Yeah, but that VCA must then be routed TO something in order for it to DO anything. Merely routing LFO -> VCA does effect anything until you then say that the VCA is routed to an oscillator (which wasn’t even implied in that test question).
There are many other things that you can route a VCA to besides an oscillator.
Here’s an example. The Moog CP251 is a Voltage Amplifier Controller. At 50 seconds in this video, he can route the voltage amplifier to any assortment of moog pedals including a filter, a wah, and an autopanner. The internal routing matrix on a keyboard works the exact same way. If the LFO is routed the VCA (as stated in the video), then it implies that the LFO (which usually defaults to the modulation wheel on a midi keyboard) is the knob/dial/rotar controlling the voltage attenuation instead of the silver knob on the moog.
??? There are many common examples of when a VCA is patched to a filter for the purpose of control. Let me preface this by saying that I see no need to distinguish between Voltage Controlled Amplifier, Voltage Controlled Attenuator, or Control Voltage Amplifier. Also CV in some cases. So CV == VCA. Same thing. Regardless of what it was called, they used to be modular. Any module with a CV input could receive signal from a CV module including oscillators, envelopes, filters… you can even force a CV to control an LFO if you want to.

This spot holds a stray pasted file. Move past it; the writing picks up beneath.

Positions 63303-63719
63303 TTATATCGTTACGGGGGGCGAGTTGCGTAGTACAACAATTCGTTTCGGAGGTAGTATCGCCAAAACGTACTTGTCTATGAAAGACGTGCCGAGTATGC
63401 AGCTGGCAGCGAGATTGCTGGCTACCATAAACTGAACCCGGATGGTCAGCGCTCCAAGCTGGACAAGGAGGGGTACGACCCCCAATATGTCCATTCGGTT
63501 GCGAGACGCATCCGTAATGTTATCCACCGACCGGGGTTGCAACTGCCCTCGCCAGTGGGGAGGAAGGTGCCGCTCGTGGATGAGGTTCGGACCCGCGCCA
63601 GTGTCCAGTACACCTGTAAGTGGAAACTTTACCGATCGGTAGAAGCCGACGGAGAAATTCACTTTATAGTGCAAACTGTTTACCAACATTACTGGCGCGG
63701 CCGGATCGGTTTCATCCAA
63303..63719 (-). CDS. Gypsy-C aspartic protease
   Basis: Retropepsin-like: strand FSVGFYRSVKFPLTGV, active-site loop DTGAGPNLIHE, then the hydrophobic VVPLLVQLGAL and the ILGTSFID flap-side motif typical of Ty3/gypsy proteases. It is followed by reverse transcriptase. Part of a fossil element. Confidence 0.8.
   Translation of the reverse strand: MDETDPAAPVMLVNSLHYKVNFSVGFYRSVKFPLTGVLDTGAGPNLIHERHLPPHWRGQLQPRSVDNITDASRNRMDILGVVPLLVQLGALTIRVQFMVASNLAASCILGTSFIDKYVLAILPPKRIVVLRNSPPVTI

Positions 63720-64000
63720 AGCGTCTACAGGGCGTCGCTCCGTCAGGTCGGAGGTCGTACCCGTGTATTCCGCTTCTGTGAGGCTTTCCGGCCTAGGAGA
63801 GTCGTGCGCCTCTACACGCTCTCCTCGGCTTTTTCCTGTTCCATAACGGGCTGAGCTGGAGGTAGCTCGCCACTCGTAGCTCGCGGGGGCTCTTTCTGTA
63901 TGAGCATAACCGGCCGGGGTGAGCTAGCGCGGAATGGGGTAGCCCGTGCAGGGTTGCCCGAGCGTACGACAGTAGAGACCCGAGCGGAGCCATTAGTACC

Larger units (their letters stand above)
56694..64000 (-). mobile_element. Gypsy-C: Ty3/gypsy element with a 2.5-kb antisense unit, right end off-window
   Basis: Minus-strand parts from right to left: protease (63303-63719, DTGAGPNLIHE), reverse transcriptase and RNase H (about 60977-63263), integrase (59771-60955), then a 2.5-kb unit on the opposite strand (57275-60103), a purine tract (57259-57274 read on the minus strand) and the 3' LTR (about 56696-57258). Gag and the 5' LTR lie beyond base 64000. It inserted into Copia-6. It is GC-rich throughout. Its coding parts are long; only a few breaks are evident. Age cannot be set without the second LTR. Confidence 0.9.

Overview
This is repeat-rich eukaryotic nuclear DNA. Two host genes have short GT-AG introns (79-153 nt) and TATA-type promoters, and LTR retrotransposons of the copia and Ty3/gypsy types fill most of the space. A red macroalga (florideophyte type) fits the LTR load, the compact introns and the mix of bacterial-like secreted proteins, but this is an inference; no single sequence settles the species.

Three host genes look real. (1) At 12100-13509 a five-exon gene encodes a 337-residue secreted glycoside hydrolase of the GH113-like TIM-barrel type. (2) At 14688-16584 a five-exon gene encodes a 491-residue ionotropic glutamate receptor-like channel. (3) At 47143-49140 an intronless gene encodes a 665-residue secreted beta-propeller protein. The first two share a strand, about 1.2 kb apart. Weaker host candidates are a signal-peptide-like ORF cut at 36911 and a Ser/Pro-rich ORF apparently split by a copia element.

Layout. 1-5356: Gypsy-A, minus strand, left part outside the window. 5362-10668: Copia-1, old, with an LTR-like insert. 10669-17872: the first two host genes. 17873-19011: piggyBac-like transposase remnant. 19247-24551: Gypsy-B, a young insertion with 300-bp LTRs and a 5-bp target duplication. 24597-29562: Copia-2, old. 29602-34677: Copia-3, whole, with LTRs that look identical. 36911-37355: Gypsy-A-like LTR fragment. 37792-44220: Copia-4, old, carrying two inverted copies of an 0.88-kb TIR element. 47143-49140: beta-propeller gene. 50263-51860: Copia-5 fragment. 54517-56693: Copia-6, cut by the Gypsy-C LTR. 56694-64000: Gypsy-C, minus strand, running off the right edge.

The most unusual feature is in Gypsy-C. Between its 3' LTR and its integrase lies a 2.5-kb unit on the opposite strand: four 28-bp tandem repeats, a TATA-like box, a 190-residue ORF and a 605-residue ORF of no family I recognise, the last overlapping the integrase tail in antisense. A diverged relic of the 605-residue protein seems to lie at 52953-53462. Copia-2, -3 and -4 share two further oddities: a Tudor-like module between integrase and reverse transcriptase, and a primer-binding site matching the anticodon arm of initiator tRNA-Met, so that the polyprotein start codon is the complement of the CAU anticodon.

The CP251 in the video is a CV generator. It plugs into the side of the moog Phatty 2, and the Voyager like the old one Brandon Drury used to own. Where you plug it in determines what it controls. When I plug it into the control I circled, its definitely controlling the filter.
Some synths have the CV embedded in the filter circuit. Look here:
Instead of an external CV generator being PATCHED to the filter, the Mini V automatically routes it there by default. When the ‘keyboard control’ is switched on, the ‘filter emphasis’ allows the keys to send variable voltage amounts specifically to the filter. When the ‘keyboard control’ is switched off, the position of the ‘filter emphasis’ dial has no effect. So Bob Moog’s implementation of VPO (voltage per octave) didn’t apply exclusively to oscillators and pitch. He and a number of others such as Oberheim, Sequential Circuits, and Roland also applied Voltage Per Octave to the filter section.
This later became known as a VCF. Voltage controlled filter. But all a VCF is is a filter with a “voltage controlled attenuator/amplifier” manipulating it.